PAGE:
All in all, this is a wise proverb. President Trump’s decision to stay out of the Turkish-Kurdish fray unless our geopolitical interests are threatened is a wise decision.

Turkey’s incursion into Northern Syria in pursuit of Kurdish rebels has been almost universally deplored by the media and politicians in both the United States and Europe. The outrage is justified but it is curious that no such outrage has heretofore been voiced as the Turks have been bad actors for a very long time. Examples abound as Turkey has a long history of execrable misbehavior in their part of the world directed especially at Christians. Turkey’s genocidal campaign which began approximately one hundred years ago gathered additional steam with the Istanbul pogrom of 1955 which left many dead and private property in ruins. Such ethnic cleansing did not subside until well into the nineteen nineties during which time Greeks on the islands of Tenedos and especially Imbros were persecuted and purged.

Turkish aggression against the Greeks currently takes the form of frequent violations of Greek airspace by fighter aircraft, and an intensified naval presence stretching from the Greek island of Rhodes – fewer than twenty miles distant from Turkey as the crow flies – to the island nation of Cyprus. Turkish seismic research vessels now operating within Cyprus’ territorial waters have practically encircled the island. In the light of recently discovered hydrocarbon deposits in the areaTurkey has stated that it is ready to begin gas exploration. Turkish Foreign Minister, Mevlut Cavusoglu, warns that not even a bird will be allowed to fly over the Aegean without Turkey’s permission.

Turkey’s belligerence in the area has been on display before. In 1974 Turkey invaded and occupied about one-third of Cyprus and NATO proved powerless to stop it. The do-nothing diplomatic corps, of course, claimed that “legally” their hands were tied because Cyprus was not a member of NATO. To this day, it remains obvious that Turkey has territorial ambitions that include not only Cyprus but the Greek islands in the Eastern Mediterranean. 

Devlet Bahceli, leader of the Turkish nationalist party (MHP),  is clear when he says that “… Cyprus is Turkish. It’s a Turkish homeland and it will remain Turkish. The will for the Aegean to again become a grave for Greek aspiration is still alive.” Mr. Bahceli’schurlish remarkis an obvious reference to the savagery that was unleashed on the Greek community in the Eastern Aegean city of Smyrna, in Asia Minor, in 1922 when Turkish troops and their allies razed the historically Greek city to the ground.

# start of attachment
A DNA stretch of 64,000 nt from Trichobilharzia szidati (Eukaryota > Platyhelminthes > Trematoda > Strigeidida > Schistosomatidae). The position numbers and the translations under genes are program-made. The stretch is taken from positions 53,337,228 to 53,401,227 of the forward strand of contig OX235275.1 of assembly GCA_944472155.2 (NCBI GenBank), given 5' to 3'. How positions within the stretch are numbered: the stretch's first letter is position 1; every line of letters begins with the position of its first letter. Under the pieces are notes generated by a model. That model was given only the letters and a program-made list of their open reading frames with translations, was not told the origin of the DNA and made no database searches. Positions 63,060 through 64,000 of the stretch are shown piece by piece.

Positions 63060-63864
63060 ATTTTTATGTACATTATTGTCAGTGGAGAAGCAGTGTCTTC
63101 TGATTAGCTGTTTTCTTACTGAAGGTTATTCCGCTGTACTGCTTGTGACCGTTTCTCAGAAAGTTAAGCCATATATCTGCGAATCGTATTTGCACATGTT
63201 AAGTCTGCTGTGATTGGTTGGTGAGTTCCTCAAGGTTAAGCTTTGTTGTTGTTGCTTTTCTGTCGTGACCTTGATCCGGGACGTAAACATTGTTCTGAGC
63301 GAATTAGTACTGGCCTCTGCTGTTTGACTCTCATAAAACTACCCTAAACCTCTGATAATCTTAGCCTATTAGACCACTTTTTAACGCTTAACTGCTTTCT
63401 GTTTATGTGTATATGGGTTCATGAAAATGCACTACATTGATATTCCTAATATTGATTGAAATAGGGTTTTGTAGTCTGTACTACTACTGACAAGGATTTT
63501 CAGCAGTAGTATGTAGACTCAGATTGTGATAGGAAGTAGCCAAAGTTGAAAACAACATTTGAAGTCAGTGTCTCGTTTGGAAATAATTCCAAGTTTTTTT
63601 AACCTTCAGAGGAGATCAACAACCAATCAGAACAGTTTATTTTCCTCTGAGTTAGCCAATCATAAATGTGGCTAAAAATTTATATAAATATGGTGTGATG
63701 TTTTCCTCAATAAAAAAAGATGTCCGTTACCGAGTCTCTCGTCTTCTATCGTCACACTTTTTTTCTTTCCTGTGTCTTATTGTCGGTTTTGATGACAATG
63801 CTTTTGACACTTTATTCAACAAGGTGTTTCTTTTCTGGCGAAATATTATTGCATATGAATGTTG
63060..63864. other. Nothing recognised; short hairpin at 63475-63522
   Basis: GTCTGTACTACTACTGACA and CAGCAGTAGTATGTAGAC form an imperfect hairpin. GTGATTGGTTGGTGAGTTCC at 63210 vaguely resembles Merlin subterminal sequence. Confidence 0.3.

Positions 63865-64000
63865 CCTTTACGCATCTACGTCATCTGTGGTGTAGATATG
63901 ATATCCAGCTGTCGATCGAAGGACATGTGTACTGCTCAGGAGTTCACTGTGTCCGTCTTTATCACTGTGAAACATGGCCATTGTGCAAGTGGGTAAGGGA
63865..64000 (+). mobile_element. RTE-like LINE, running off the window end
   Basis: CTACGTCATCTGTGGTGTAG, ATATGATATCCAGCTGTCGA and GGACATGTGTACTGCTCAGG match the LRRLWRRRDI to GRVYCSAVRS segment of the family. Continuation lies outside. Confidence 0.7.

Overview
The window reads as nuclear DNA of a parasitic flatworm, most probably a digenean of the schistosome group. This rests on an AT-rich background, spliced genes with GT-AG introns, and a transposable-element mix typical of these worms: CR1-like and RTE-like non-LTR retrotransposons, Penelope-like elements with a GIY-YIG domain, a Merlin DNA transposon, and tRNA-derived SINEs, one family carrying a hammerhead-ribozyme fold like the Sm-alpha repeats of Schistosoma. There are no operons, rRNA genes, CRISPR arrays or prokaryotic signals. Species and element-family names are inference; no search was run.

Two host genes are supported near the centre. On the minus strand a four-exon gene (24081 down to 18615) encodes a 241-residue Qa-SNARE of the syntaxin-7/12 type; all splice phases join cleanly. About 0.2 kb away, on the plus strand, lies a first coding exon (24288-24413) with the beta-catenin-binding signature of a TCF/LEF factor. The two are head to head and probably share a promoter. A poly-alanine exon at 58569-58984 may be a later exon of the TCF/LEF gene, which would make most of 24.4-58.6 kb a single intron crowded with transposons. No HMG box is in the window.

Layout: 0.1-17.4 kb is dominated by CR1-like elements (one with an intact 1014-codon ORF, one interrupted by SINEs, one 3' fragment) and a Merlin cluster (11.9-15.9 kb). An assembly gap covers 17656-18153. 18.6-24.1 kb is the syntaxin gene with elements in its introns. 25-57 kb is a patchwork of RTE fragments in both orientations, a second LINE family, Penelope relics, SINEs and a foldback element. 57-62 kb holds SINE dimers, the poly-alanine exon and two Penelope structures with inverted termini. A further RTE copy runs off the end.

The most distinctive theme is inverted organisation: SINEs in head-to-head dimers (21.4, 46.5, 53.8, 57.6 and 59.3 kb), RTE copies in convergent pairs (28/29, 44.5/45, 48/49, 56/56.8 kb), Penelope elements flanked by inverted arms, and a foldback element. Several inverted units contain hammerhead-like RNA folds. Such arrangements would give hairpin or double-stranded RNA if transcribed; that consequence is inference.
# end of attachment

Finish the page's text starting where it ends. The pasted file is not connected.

It is now conventional wisdom that the United States has abandoned its allies, the Kurds, in their struggle against Turkish aggression. But the United Sates and the West need to think twice before throwing the Kurds a lifeline as they have a checkered legacy: 1) Beginning in 1894 and continuing through the nineteen-twenties the Kurds did a lot of the dirty work for the Turks in the massacre, rape, pillage, and plunder of Christian Armenians, Greeks, and Assyrians. The death toll from the thirty-year long atrocities numbered approximately two million innocents. 2) Winston Churchill’s ill-fated and admittedly hare-brained scheme to invade the Gallipoli peninsula in 1915 was met by the stiff resistance not only of Turkish soldiers but also of Kurds and Arabs who inflicted heavy losses on ANZAC troops. 3) The Kurds did not fight on the side of the Allies during WW II. Anti-Trump talking heads claim that it was not possible for the Kurds to assist the Allies as they did not have a state. Being devoid of a state, however, did not keep the Kurds from participating in the Christian genocide at the turn of the previous century. 4) Kurdish insurgents have indiscriminately killed many police, military personnel, and civilians, both Turkish and foreign in Istanbul, Ankara and other cities as they continue to press their case for an independent Kurdistan which would spill beyond Turkey and onto Syria, Iran, and Iraq. Turkey’s fear that the Syrian Kurdish rebels might make common cause with Kurdish terrorist groups operating inside Turkey’s borders is hardly irrational. 5) Religious extremism is still the norm particularly in rural Kurdish-controlled areas. Female genital mutilation, honor killings, and child marriages are not uncommon to this day.

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